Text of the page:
What does a turnaround expert DO?February 21, 2011
I have recently been asked by reporters, “What would you do at Harry and David?”
I responded with a description of the turnaround steps described below. Those steps are always the same, but the specifics vary from project to project. (When I spoke with reporters, I also discussed some of the situation-specific actions I would initiate.)
My S.O.P. (Standard operating procedure)
- Get total control of cash
- Prepare short-term cash forecast
- Select Turnaround Team from key, existing management team members
- Convene the team; go through financial statements line by line–first, looking for ways to improve short-term cash situation, second, identifying ways to increase revenues (and/or margins) and decrease costs — (note: understanding the financial statements inside and out is critical!)
- The result is a written plan that includes a list of who is responsible for achieving what results by which dates and financial projections, which are the numeric representation of the plan.
- Then, it’s time for the team to implement!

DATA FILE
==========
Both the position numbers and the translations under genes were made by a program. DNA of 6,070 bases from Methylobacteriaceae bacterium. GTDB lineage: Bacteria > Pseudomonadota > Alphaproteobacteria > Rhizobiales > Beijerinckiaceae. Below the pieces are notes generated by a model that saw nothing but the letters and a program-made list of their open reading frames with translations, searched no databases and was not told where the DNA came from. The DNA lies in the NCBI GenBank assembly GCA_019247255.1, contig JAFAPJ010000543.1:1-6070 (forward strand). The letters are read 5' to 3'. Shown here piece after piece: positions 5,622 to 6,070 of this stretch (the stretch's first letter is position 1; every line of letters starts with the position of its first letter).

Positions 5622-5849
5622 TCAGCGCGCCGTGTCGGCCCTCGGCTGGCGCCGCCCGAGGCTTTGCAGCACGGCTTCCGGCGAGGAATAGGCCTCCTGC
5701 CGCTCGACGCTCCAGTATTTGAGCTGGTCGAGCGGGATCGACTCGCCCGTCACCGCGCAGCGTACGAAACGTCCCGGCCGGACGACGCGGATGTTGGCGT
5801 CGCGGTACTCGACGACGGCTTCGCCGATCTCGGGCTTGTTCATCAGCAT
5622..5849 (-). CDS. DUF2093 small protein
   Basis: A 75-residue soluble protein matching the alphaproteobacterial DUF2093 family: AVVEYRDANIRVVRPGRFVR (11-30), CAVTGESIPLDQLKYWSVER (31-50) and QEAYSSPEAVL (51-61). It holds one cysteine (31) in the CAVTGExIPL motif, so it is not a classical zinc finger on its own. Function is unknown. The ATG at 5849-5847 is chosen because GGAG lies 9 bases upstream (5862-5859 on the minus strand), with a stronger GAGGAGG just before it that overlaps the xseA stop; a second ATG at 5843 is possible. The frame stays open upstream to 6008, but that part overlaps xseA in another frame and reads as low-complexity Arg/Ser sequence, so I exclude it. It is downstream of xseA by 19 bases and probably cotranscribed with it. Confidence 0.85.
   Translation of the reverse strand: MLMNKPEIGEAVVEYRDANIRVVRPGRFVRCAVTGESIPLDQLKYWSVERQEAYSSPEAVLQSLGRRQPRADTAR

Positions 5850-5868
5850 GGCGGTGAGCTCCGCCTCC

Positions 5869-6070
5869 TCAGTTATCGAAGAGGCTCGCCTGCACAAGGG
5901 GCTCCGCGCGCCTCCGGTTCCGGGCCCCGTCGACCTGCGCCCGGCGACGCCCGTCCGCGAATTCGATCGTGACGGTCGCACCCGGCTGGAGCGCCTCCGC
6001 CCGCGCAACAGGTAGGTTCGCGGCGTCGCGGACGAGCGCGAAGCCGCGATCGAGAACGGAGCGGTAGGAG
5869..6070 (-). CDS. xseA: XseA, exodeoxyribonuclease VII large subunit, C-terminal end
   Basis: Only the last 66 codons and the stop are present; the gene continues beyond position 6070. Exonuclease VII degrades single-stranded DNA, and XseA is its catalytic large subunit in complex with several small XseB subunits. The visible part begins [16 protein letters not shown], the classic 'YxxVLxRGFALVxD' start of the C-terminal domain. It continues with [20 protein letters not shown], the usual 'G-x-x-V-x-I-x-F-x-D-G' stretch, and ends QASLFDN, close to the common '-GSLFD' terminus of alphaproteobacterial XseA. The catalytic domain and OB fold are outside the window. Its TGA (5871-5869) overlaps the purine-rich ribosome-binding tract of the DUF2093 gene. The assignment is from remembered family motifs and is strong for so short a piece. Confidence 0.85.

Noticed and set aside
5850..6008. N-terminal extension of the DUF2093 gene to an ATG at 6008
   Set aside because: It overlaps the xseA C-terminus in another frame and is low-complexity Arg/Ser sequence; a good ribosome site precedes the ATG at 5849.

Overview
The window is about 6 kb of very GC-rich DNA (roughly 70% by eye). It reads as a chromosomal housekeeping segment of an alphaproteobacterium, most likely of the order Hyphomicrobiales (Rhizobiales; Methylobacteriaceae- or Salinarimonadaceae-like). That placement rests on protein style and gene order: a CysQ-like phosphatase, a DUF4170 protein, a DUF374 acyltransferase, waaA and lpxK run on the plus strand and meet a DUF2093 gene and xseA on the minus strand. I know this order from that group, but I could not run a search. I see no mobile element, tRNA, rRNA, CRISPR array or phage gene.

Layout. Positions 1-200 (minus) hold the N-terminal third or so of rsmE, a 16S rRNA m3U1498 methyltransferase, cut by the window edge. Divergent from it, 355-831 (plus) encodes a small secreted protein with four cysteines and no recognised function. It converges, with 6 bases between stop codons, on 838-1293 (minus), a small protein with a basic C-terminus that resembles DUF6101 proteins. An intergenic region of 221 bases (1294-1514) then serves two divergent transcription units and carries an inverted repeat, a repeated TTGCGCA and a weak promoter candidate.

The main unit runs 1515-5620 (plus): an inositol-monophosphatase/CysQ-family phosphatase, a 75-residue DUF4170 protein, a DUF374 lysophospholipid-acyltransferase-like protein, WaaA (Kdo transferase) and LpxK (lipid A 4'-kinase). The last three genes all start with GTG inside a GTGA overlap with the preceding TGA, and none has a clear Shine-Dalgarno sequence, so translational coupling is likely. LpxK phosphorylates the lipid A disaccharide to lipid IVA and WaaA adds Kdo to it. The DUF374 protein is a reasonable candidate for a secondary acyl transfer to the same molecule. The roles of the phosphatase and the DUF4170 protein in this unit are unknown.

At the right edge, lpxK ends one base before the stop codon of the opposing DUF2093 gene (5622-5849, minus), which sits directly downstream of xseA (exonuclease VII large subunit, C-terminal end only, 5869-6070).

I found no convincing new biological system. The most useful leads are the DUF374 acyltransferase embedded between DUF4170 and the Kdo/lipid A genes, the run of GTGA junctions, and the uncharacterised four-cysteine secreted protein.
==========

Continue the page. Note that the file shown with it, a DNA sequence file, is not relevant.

- Design and begin implementation of a sound management control system if one does not exist
- In the meantime, there are generally crises to contend with and negotiations with a wide range of stakeholders.
In addition to the above, I also send a web-based confidential survey to all employees. The employees know what’s wrong, what needs to be fixed, and often see things that people at “corporate” miss. Surveys to vendors and customers can be equally enlightening.
The above steps make it sound like the turnaround process is an orderly one, but it’s not. Leading a turnaround is like being a general on the battlefield. It’s messy and fraught with peril. You have a plan, but unexpected crises are constantly arising. I always tell prospective clients that it will feel like the opening scene from Saving Private Ryan. One of my favorite owner/clients used to stop by my office occasionally and say, “I’m having a ‘Saving Private Ryan’ day.”